Major curriculum reform and innovation has been achieved at many times over the years. Mary O’Rourke’s reforms of the entire second-level curriculum and the new primary curriculum I introduced involved changing decades of practices – and they were implemented without a single dispute.
Our teachers, our schools and most importantly our children deserve better than a minister who is fuelling conflict. It’s time for him to stop the speeches and to start engaging.
The same is happening in the area of Health. High-handed and arrogant behaviour is being shown by ministers introducing changes which are half-digested and cynical.
Giving Labour something to claim to be delivering is not a reason to threaten GP services with chaos and new waiting lists. Cutting thousands of discretionary medical cards to fund a new scheme is a disgrace.
This will be much worse if Fine Gael’s plan for privatising health funding is ever implemented.
It will siphon-off billions in profits to private insurance companies to be paid for by what will be effectively a health tax. As we are all seeing from the property tax and the water charges, the compulsory health insurance will be on top of the taxes you currently pay.
This is a government which has abandoned political reform and is pushing ahead with changes which are actively damaging public services. Its ministers are poisoning key relationships within the public service without delivering anything of benefit. In fact, in many cases the driving factor behind growing conflicts is the ego of a minister.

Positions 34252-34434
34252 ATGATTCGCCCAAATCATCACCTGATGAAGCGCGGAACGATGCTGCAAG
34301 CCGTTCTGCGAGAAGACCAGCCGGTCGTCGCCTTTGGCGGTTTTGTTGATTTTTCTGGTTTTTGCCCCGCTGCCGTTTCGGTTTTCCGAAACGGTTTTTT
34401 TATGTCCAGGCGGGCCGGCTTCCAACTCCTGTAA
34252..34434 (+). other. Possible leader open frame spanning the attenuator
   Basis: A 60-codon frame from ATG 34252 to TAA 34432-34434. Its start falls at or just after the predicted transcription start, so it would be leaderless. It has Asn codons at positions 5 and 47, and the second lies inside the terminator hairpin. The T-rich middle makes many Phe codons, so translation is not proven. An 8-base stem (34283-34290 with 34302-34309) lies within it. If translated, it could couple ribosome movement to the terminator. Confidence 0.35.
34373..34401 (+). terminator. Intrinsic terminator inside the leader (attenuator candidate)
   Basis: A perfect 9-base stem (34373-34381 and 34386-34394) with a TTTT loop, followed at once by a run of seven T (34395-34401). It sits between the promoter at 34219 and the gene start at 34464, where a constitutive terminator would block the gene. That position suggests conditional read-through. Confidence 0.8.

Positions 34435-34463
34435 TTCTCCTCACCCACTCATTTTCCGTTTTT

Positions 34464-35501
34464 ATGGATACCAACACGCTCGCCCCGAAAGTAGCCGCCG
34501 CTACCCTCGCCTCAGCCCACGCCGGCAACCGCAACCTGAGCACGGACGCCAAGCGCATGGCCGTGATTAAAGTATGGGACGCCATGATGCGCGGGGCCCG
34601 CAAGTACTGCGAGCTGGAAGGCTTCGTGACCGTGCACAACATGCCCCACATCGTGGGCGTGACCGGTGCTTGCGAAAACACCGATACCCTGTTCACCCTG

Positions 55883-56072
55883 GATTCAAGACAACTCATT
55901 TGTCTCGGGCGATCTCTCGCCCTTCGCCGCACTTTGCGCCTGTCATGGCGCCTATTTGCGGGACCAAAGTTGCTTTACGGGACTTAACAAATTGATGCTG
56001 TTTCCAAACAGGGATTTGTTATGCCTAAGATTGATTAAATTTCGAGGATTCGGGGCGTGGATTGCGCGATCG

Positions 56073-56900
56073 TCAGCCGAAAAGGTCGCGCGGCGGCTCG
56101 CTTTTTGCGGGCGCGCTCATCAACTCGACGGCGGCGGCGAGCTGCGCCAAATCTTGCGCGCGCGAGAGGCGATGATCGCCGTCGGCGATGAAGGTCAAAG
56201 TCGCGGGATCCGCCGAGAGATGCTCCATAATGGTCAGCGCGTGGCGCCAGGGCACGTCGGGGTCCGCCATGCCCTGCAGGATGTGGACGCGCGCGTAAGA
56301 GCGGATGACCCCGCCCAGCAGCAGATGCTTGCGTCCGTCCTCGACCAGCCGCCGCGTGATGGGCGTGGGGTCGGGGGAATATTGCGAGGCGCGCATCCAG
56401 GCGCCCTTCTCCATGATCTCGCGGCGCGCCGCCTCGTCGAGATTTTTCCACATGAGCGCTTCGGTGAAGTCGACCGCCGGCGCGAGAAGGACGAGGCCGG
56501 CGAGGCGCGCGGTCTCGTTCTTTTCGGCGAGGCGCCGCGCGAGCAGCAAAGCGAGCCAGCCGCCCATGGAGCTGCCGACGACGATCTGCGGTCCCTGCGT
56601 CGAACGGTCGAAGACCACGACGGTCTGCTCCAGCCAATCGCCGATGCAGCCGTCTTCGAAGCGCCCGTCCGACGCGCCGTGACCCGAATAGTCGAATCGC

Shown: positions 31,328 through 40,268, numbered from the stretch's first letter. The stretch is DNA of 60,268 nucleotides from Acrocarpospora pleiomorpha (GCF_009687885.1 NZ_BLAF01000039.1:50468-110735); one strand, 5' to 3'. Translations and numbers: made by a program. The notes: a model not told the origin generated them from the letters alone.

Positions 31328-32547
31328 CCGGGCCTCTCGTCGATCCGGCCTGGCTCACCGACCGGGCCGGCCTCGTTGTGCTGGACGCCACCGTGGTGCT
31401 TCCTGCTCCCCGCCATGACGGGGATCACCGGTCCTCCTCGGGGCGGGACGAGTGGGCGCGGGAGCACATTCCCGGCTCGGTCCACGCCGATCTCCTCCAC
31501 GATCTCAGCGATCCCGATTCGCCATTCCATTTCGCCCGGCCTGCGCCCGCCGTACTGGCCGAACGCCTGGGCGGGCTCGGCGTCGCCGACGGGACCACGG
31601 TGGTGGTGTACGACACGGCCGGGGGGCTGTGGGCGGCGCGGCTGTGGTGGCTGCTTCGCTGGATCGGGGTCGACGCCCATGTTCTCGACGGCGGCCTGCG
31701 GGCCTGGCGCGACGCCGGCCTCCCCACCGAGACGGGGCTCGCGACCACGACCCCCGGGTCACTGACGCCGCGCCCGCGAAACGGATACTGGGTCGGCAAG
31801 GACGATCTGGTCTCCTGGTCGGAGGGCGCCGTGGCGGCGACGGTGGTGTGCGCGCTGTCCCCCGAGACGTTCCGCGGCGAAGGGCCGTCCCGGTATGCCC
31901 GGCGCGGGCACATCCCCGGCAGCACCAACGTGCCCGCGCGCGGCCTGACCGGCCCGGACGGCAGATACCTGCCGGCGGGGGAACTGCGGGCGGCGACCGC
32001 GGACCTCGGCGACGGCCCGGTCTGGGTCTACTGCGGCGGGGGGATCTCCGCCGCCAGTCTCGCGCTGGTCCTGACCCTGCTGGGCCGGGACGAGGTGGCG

The promise of a democratic revolution in 2011 has been formally buried by a government which now puts politics first in everything. In the face of this the easiest thing to do would be to copy the model of opposition we saw from Fine Gael and Labour before the last election.
This is what Sinn Fein and others are doing – they attack everything and pretend that there are no choices to be made – everyone can and should have what they want.
We reject this approach. It offered our country nothing in the past and it offers it nothing today.
It is a harder route to offer a more credible alternative, but it is what we must remain committed to. And it is making a difference.
A lot of people like to comment from the side-lines about Fianna Fáil.
When I meet our members throughout the country and when I go with them to canvass in their communities I see something very positive going on.
People are willing to engage with us, to listen to our ideas on reform, on fairer taxation, on helping families with debt troubles, on supporting schools and on many other issues. People also see how we have led the way in holding the government to account on vital issues like health, education and water charges.
In 2011 a lot of people said we were about to disappear. In fact many pronounced us dead. Since then our membership is up, our support is up and we have established a strong foundation again throughout the country. We know we have a lot left to do – but we also know that Ireland has changed profoundly and we can’t ever be about going back to the past..
We are a progressive republican party. We are the only party which is committed to offering a realistic alternative to the present government. We are the only party which is committed to empowering business and ensuring fairness. We are the only party which wants Ireland to take an assertive and positive role in Europe.
The Proclamation read by Padraig Pearse outside the GPO on April 24th 1916 resonates with us today because it envisaged a country which could evolve over time. The spirit which he and his comrades passed on is one which draws inspiration from the past but is always focused on the future. This is the spirit which we today recommit ourselves to.